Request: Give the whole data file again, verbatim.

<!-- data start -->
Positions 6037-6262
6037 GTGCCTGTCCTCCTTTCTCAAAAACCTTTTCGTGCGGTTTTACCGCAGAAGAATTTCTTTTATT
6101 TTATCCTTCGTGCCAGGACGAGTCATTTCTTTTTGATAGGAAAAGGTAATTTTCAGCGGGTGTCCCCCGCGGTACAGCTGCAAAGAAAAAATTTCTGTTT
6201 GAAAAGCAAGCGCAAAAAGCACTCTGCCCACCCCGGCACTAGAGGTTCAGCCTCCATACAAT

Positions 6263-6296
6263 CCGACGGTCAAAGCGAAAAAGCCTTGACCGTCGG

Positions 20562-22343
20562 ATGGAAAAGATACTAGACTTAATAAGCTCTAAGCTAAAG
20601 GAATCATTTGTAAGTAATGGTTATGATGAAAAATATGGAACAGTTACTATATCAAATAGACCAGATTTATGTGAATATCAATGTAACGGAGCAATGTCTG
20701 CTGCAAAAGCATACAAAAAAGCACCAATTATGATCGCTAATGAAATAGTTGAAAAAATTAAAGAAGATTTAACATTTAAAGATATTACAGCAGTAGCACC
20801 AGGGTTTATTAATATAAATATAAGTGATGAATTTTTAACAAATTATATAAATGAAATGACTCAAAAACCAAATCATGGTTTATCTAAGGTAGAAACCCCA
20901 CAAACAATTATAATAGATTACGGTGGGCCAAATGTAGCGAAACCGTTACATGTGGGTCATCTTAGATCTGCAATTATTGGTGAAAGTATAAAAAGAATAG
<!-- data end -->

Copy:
Positions 6037-6262
6037 GTGCCTGTCCTCCTTTCTCAAAAACCTTTTCGTGCGGTTTTACCGCAGAAGAATTTCTTTTATT
6101 TTATCCTTCGTGCCAGGACGAGTCATTTCTTTTTGATAGGAAAAGGTAATTTTCAGCGGGTGTCCCCCGCGGTACAGCTGCAAAGAAAAAATTTCTGTTT
6201 GAAAAGCAAGCGCAAAAAGCACTCTGCCCACCCCGGCACTAGAGGTTCAGCCTCCATACAAT

Positions 6263-6296
6263 CCGACGGTCAAAGCGAAAAAGCCTTGACCGTCGG

Positions 20562-22343
20562 ATGGAAAAGATACTAGACTTAATAAGCTCTAAGCTAAAG
20601 GAATCATTTGTAAGTAATGGTTATGATGAAAAATATGGAACAGTTACTATATCAAATAGACCAGATTTATGTGAATATCAATGTAACGGAGCAATGTCTG
20701 CTGCAAAAGCATACAAAAAAGCACCAATTATGATCGCTAATGAAATAGTTGAAAAAATTAAAGAAGATTTAACATTTAAAGATATTACAGCAGTAGCACC
20801 AGGGTTTATTAATATAAATATAAGTGATGAATTTTTAACAAATTATATAAATGAAATGACTCAAAAACCAAATCATGGTTTATCTAAGGTAGAAACCCCA
20901 CAAACAATTATAATAGATTACGGTGGGCCAAATGTAGCGAAACCGTTACATGTGGGTCATCTTAGATCTGCAATTATTGGTGAAAGTATAAAAAGAATAG